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There are so many things to think about when buying a bike helmet, so here is our full guide to cycle helmets.

This covers key areas such as what to consider when buying a new one, how to store your helmet, and what to do when it reaches the end of its life. It doesn’t matter whether you’re a passionate cyclist, or just someone who rides their bike occasionally, it’s key to have a well fitted helmet.


Are cheap bicycle helmets good?

It’s important to remember that all helmets will have to be safety checked before they are allowed to be sold in the UK. They must meet the European standard EN1078, so it doesn’t matter how much you spend on them.

You can find this on the label on the inside of the helmet, so make sure you check this before you buy. These helmets are put through a set of tests to ensure that they will protect your head as best as possible in case of an accident.

How much should you spend on a cycle helmet?

There isn’t a set amount you should spend, as it all comes down to what you’re wanting to use your bike for. If you’re using it for competitions, you’ll want it to have different properties than if you’re just commuting to work.

The more expensive helmets tend to be more aerodynamic, have advanced ventilation, and lighter in weight. It’s a good idea to read some of the reviews online, especially if it’s a higher range helmet.

Is it the law to wear a cycle helmet?

Whilst it’s not the law to wear a helmet, the highway code recommends that you do wear one. The reason to wear a cycle helmet is that it helps to protect your head in case of an accident.

They add a layer of protection to your head which helps decrease the chance of sustaining a serious brain injury due to an accident.

How do I know my helmet size?

Helmets are categorised into children and adults, and then sorted into sizes. Typically, helmets run in sizes small, medium and large. You can either measure your head to order a helmet online, or you can go in store and try some on.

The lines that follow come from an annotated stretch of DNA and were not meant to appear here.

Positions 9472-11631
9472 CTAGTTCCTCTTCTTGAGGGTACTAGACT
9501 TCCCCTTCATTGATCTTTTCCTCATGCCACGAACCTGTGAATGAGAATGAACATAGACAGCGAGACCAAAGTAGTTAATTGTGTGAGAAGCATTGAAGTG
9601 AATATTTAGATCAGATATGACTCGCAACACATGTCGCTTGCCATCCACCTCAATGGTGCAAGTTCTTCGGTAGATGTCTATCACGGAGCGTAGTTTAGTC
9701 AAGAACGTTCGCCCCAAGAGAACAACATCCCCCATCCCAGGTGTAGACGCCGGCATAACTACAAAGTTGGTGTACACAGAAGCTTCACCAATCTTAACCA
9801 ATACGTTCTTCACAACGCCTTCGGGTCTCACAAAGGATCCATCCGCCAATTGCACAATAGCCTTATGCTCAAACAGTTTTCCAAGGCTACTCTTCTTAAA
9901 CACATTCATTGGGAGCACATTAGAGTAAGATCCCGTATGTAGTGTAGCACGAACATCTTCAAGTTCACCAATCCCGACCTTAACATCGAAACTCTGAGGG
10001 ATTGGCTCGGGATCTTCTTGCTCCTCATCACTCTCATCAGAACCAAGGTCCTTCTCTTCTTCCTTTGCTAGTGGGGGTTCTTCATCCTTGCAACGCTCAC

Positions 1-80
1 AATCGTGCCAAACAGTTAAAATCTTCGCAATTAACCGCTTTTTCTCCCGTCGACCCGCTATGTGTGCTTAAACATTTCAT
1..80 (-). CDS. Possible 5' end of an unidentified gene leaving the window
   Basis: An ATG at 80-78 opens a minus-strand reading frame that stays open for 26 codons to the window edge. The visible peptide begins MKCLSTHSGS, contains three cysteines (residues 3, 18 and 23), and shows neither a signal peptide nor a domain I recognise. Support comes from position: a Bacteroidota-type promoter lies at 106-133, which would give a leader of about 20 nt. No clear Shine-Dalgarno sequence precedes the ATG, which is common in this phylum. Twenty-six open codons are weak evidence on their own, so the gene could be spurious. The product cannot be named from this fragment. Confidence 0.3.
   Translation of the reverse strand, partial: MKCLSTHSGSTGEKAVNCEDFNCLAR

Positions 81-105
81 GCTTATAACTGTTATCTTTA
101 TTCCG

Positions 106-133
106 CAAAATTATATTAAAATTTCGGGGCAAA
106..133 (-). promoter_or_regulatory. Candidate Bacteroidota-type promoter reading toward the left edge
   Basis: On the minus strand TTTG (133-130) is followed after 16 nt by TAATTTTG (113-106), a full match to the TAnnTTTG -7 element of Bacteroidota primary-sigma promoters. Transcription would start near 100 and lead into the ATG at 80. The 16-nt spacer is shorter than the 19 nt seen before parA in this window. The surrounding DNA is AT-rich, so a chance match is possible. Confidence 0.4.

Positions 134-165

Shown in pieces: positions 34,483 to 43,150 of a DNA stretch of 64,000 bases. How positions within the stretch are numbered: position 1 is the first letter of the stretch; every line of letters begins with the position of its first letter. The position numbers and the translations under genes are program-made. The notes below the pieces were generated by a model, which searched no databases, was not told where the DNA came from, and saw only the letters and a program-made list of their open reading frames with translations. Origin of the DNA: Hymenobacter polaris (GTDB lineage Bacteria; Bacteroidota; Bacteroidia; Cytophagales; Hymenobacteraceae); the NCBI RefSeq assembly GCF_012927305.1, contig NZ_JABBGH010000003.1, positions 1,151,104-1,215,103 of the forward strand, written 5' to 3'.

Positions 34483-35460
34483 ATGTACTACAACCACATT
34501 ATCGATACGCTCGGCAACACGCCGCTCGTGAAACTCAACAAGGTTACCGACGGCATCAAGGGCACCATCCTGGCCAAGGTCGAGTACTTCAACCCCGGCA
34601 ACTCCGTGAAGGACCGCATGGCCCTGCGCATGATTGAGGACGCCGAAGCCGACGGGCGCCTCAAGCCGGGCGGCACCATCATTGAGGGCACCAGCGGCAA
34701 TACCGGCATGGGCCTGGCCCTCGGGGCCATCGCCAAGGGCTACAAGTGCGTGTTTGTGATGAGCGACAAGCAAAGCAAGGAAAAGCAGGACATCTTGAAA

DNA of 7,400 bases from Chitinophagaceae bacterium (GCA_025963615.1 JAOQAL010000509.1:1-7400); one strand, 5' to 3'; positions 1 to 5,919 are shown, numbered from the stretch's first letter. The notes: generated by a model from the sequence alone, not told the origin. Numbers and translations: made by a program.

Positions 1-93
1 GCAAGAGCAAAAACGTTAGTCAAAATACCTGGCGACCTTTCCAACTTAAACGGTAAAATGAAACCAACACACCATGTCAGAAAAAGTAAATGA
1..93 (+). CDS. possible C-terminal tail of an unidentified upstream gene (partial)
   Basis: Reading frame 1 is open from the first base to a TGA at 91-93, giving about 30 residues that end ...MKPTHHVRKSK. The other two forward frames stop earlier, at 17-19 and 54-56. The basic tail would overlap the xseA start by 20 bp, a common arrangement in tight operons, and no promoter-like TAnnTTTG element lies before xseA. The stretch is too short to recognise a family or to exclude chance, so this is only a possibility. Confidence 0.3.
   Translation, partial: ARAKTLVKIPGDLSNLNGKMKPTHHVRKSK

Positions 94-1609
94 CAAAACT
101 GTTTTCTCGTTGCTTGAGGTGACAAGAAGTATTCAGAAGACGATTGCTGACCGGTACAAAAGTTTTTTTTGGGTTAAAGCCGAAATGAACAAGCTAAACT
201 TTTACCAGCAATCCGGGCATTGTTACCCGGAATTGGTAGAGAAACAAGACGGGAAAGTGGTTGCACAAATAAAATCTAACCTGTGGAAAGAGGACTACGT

How should a bike helmet fit? The rule of thumb is that if you’re between sizes, either try another style, or size down. You would rather have it tighter against your head than to have it loose.

How to measure for a bike helmet

Measure your head by putting a tape measure just an inch above your eyebrows and finding out the width of your head in centimetres. From here you can have a look at the size guide online for what size you would need.

It’s super important that your helmet fits you just right. Different brands have slightly different sizing so you should try a few out before buying.

What to do with a cycle helmet after an accident

After a cycle accident, it’s essential that you get rid of your helmet as soon as possible, as it’s done its job and cannot be reused.

You’ll want to destroy your helmet before throwing it away so that no one else takes it, because it’s now unsafe to use. A great way to do this is to cut the straps, as it’s then unable to be used by anyone else.

Once you’ve destroyed it, you’ll need to head down to your local bicycle shop and get a new helmet.

What is the lifespan on a bike helmet?

Typically bike helmets should be replaced every 5 years. This is because the material will begin to deteriorate, and when it happens the helmet become less effective.